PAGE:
The paper analyses the slogans of “Monstration”, a manifestation that was held for the first time in Novosibirsk in 2004 and has become an important social and cultural event in many other Russian cities as well as in some other countries. The corpus compiled by the author includes about 4000 slogans and allows, basing on the theory of speech genres, to highlight the main topics and structural features of this type of texts and to identify their similarities and differences with the slogans of political manifestations. The study proves that Monstration may be considered as a form of “linguistic self-defense” and could be compared with the linguistic resistance that existed in the Soviet Union: the totalitarian language that dominated the public sphere was opposed by the anti-totalitarian language used in the sphere of personal communication; and one of the main instruments of the anti-totalitarian linguistic self-defense was irony. It seems that in 2019, the totalitarian language in Russia was yet at such a stage of development that language resistance was relevant; however, it was feasible not only in private space (and the Internet), but also manifested itself in public space from time to time.
Alekseevsky, M. (2014). Who are all these people (with posters)? In A. Arkhipova & M. Alekseevsky (Eds.), “We are not dumb!”: Anthropology of protest in Russia, 2011–2012 (pp. 63–82). Scientific publishing house ELM. (In Russian).
Bakhtin, M. (1999). Rabelais and His World. Hudozhestvennaja literatura. (In Russian).
Bakhtin, M. (2000). The Problem of Speech Genres. Author and Hero. Towards Philosophical Foundations for the Human Sciences. Azbuka. (In Russian).
Chudakova, M. (2007). New works: 2003–2006. Vremya. (In Russian).
Dentith, S. (2000). Parody. Taylor & Francis US. https://doi.org/10.4324/9780203451335
Efanova, E., & Matyusova, A. (2018). Monstration as a Form of Social and Political Activity of Today’s Youth. Bulletin of Moscow State Regional University, 2, 69–92. https://doi.org/10.18384/2224-0209-2018-2-871 (In Russian).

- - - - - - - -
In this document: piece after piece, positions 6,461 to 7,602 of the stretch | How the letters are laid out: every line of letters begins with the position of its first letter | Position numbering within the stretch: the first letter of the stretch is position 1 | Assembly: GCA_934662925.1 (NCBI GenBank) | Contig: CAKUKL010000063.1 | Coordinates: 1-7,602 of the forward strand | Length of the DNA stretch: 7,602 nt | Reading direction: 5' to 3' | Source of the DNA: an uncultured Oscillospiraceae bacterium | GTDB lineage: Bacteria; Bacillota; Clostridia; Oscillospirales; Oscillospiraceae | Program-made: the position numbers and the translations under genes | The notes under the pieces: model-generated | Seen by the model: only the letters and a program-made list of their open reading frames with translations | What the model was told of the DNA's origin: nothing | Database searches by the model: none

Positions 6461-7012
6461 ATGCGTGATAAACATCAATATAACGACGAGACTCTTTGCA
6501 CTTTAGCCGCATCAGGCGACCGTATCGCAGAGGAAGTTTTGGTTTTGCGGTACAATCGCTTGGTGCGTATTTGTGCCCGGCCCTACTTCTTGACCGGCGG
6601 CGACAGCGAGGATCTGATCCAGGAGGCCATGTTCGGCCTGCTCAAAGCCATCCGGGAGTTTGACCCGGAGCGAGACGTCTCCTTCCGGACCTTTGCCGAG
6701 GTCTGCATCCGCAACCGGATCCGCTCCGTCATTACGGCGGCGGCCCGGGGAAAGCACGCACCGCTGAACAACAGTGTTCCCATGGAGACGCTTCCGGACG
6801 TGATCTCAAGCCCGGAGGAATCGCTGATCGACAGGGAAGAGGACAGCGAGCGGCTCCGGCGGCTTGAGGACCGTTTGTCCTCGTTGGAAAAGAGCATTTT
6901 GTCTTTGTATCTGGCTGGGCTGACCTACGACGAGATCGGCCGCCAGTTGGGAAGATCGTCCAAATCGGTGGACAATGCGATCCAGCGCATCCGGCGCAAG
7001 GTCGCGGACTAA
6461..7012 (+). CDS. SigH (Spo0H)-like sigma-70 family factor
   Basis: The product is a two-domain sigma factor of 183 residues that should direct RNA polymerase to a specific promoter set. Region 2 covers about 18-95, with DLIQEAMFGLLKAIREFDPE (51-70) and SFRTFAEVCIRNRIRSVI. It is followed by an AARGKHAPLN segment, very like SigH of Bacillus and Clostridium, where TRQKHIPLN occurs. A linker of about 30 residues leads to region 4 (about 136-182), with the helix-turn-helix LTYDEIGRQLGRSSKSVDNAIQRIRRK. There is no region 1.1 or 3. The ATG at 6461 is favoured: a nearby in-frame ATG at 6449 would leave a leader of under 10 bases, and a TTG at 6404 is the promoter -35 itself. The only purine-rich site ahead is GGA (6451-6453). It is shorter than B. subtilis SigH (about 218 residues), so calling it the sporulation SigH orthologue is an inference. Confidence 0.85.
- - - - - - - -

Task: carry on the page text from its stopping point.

Fedorova, L. (Ed.). (2016). Carnival in language and communication. RSUH. (In Russian).
Gindin, S. (2015). Weak points of the theory of speech genres. In A. Zanadvorova (Ed.), Russian language today. Issue 6. Speech genres of modern communication (pp. 55–61). Flinta. (In Russian).
Gusejnov, G. (2004). СSoviet ideologemes in Russian discourse of the 1990s. Tri Kvadrata. (In Russian).
Kitaygorodskaya, M., & Rozanova, N. (2003). Modern political communication. In Modern Russian language: Social and functional differentiation (pp. 151–240). Jazyki slavjanskoj kul'tury. (In Russian).
Koretsky, V. (2002). For a fistful of dollars. EZH: elektronnyj zhurnal, 043. http://dust.kinoteatrdoc.ru/page_svoi.html (In Russian).
Krasnikova, A. (2020). Strada, Bachtin e i generi del discorso. Un’analisi di slogan carnevaleschi contemporanei [Strada, Bachtin and the genres of discourse. An analysis of contemporary carnival slogans]. In La Russia e l’Occidente. Studi in memoria di Vittorio Strada [Russia and the West. Studies in memory of Vittorio Strada] (pp. 118–133). Marsilio. (In Italian).
Levin, Yu. (1998). Selected works. Poetics. Semiotics. Yazyki russkoj kul’tury. (In Russian).
Loskutov, A. (2016). The Monstration Experience: Lecture. https://www.youtube.com/watch?v=ITV2hn76E4s (In Russian).
Matyusova, A. (2017). The history of the emergence of Russian Monstrations. Russian Political Science, 2, 87–93. (In Russian).
Nadezhkin, A. (2014). Means of linguistic expressiveness in the slogans of the Monstration festival. Bulletin of N.I. Lobachevsky University of Nizhny Novgorod, 2–3, 271–274. (In Russian).
Tynyanov, Yu. (1977). Poetics. History of literature. Cinema. Nauka. (In Russian).
Walter, H. (2016). Slogan as a speech genre of publicistic discourse. Medialingvistika, 3, 33–45. (In Russian).
Wierzbicka, A. (1993). Anti-totalitarian language in Poland: mechanisms of linguistic self-defense. Linguistic Issues, 4, 107–125. (In Russian).
This work is licensed under a Creative Commons Attribution 4.0 International License.